In 1877, Prince Albert and Prince George (later King George V) the two eldest sons of Edward, Prince of Wales, entered the navy. Two years later, the Royal family and the British Government decided the princes should undertake a cruise. They assigned the boys to HMS Bacchante, which was then part of a squadron intended to patrol the sea lanes of the British Empire. After Queen Victoria expressed concerns that the Bacchante might sink drowning her grandchildren, the Admiralty confident in their ship, sent the Bacchante through a gale to prove she was sturdy enough to weather storms.
So, on September 17, 1879, the Princes and their tutor John Neale Dalton, came aboard the ship which would be their home for the next three years. The princes made regular diary entries, which were published in 1886 as The Cruise of Her Majesty's Ship Bacchante. HMS Bacchante briefly assisted in the first Boer War, before the squadron sailed for Australia. On May 12, 1881, a heavy storm blew up and damaged the ship's rudder.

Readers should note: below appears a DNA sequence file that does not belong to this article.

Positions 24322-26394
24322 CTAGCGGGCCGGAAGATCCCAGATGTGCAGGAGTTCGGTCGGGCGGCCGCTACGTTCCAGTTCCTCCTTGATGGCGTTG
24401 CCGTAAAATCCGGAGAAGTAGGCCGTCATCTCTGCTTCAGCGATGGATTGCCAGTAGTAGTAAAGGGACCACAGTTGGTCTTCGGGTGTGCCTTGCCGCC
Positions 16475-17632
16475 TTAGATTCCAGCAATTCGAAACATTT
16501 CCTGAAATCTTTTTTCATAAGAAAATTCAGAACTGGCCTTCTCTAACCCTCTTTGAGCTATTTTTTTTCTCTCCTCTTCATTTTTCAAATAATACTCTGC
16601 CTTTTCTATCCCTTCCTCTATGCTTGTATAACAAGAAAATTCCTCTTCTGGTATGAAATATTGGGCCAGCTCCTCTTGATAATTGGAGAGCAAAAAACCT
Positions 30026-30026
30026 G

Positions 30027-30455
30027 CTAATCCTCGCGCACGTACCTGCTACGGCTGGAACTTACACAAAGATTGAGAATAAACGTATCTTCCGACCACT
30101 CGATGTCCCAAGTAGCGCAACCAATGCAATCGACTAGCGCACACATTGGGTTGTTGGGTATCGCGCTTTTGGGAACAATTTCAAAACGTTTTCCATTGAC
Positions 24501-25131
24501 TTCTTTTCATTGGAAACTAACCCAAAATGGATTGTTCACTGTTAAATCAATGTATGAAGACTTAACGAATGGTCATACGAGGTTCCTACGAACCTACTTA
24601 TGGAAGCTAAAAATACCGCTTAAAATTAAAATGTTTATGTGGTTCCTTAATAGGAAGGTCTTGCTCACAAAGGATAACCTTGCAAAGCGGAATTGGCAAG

Albany was the nearest port of call, so on May 15, 1881 HMS Bacchante arrived at King George Sound. Damage to the ship's rudder was extensive, so the Princes and crew ended up staying in Albany for three weeks until repairs were complete.
While in Albany, the Prince's stayed at John Young's Marbelup Farm for several nights, George celebrated his 16th birthday at the resident magistrate's home (now part of the Residency Museum) and a number of cricket matches between the crew and locals were played at Vancouver Park.